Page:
The body of the jellyfish is the proton-exchanged portion of the crystal. The quasi-parabolic shape matches the diffusion profile obtained when using a rectangular diffusion window. The fine spotted fractal decorations of the body of the jellyfish fade towards the inner core, and are mapping areas with different protons concentration and crystallographic arrangment. The tentacles are spontaneously switched ferreoelectric nanodomains (lateral size <200nm). As a consequence of a strong electrostic field arising at the interface between the proton-exchange and the bare crystal, several nanodomains are nucleated and propagate deeply into the substrate for several microns strictly following the crystallographic orientation.
This image, which is a composition of three different images of adjacent areas, shows the photoluminescence (PL) from Si quantum wells and quantum dots (QDs) fabricated from a silicon-on-insulator (SOI) sample (courtesy of Ilya Sytjugov). The acquisition was carried out with the PL setup of our research group (an inverted microscope, Zeiss Axio observer.Z1m, a spectrograph, Andor Shamrock 500i, and an EMCCD camera, Andor iXon3) by exciting the sample with a 405nm-wavelength laser. From the left to the right side of the image, each separate PL image was acquired by using a band-pass filter with a center wavelength of 600nm, 700nm and 753nm, respectively. The addition of false colors according to the corresponding wavelength and the overall composition (outer black frame included) were obtained by means of Adobe Photoshop CS6. Si QDs from SOI samples are very easy to fabricate and exhibit very narrow PL peaks, usually in the red region of the visible spectrum. This, together with their non-cytotoxicity, strengthens the possible future application of Si QDs as cheap and “green” single-wavelength emitters.
Top-left: 6 nm passivated silicon nanocrystals (high concentrated spot with agglomerates of nanoparticles)
Top-right: 6 nm passivated silicon nanocrystals (spin-coated solution on silicon wafer, various thickness of polymers was formed)
Bottom-left: 5 nm dodecene passivated silicon nanocrystals ( high concentrated spot with agglomerates of nanoparticles)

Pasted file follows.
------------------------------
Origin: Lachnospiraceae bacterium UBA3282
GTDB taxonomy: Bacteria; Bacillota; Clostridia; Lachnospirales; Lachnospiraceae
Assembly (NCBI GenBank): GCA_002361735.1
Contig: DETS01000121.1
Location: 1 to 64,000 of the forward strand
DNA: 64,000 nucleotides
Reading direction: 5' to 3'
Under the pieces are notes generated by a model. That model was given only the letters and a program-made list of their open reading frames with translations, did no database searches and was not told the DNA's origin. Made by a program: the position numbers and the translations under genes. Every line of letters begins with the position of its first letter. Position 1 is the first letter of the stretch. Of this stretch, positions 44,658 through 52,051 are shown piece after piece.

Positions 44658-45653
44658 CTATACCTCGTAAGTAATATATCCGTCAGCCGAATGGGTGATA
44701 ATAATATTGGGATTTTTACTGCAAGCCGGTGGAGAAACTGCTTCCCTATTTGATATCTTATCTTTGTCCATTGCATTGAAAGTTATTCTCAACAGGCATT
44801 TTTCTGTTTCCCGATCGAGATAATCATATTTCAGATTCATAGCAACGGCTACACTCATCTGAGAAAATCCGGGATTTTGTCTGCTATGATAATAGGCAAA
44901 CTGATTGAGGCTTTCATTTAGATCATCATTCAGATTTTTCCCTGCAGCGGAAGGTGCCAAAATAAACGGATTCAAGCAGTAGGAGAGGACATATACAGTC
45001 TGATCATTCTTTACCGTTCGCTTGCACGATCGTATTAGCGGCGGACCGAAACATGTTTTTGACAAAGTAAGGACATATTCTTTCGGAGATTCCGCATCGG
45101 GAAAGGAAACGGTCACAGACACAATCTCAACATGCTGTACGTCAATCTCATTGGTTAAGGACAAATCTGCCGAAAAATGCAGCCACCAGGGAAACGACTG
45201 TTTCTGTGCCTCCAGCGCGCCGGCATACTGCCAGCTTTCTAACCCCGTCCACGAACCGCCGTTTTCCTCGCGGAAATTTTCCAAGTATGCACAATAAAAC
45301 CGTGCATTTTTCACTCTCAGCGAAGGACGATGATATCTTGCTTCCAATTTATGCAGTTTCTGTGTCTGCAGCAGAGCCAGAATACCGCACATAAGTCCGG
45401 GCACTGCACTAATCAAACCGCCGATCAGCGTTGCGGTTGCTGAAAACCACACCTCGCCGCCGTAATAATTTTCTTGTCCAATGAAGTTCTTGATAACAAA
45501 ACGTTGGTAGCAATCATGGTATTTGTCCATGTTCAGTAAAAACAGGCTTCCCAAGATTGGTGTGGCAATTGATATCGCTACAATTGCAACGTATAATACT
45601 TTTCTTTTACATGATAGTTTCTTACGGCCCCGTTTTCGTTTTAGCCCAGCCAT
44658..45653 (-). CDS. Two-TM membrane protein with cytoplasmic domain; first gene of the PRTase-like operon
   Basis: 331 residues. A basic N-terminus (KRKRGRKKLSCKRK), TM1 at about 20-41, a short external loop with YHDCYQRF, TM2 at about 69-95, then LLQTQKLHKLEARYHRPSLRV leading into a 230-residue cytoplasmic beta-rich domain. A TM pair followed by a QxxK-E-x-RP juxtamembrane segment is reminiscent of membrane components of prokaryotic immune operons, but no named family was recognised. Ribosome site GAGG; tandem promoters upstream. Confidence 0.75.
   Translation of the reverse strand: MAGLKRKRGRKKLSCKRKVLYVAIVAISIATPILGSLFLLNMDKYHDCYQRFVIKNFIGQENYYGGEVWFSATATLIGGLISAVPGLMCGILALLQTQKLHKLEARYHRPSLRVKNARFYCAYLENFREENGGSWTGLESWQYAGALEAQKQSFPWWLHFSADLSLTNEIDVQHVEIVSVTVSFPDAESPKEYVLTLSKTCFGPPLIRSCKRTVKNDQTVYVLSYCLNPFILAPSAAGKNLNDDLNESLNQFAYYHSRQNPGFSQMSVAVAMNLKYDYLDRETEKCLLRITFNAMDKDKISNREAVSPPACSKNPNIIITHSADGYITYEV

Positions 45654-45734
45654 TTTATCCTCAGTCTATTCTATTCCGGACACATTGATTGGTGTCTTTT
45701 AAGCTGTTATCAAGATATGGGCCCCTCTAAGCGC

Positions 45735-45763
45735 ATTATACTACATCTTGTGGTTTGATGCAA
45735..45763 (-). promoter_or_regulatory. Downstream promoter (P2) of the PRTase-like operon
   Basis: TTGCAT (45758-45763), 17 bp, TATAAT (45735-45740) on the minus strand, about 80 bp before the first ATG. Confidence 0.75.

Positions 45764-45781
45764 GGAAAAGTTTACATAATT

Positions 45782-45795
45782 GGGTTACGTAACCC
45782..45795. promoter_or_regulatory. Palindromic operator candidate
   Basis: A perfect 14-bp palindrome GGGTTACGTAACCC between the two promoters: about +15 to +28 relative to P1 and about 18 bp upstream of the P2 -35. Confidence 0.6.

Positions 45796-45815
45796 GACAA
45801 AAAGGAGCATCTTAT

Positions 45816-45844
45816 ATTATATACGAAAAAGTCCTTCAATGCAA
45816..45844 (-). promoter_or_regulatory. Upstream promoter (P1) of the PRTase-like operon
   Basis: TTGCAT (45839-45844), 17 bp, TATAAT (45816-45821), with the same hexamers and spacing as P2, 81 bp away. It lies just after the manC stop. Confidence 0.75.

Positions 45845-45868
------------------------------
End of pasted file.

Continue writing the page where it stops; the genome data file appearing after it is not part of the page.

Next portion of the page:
Bottom-right: 3 nm hexane passivated silicon nanocrystals (high concentrated spot with crystallized impurities in the sample)
The images are taken by using Canon 550D camera connected directly to oculars of an optical inverted microscope (Zeiss Axio observer.Z1m) with an objective Nikon EC Epiplan Neofluar 10x / 0.70 NA. The The samples were observed in normal visible light. Different distance of the camera was chosen to enhance the artistic effect.
The image shows the cross section view of silicon micro-pore arrays filled by CdSe nanocrystals under UV excitation (405 nm).
The samples are 4 μm pitch (center to center distance) and 2 μm wide pores fabricated by using ICP etching of silicon wafers. A droplet of 1 μl colloidal CdSe nanocrystals (2 nm diameter) with the diameter of 2 nm was put on the sample using a pipette. Under UV excitation only the filled pores emit blue light as it is expected for CdSe nanocrystals in the dimater range of 2 nm according to quantum confinement effect.
The image is taken by Zeiss camera connected to an inverted microscope using 100 x Nikon optical objectives. No color manipulation is done on the image. Siliocn micro-pore arrays are fabricated by Yashar Hormozan.
This is an original InLens-mode SEM image of a Stockholm emblem, which is fabricated by EBL(electronic beam lithography) with a about 400 nm thick layer of negative resist Ma-N 2403 on silicon substrate, with the fingerprint of about 600 µm × 600 µm. Hopefully, it is maybe the smallest Stockholm emblem in the world. Actually, it’s totally realizable to make a ten times smaller version of that pattern with positive resist.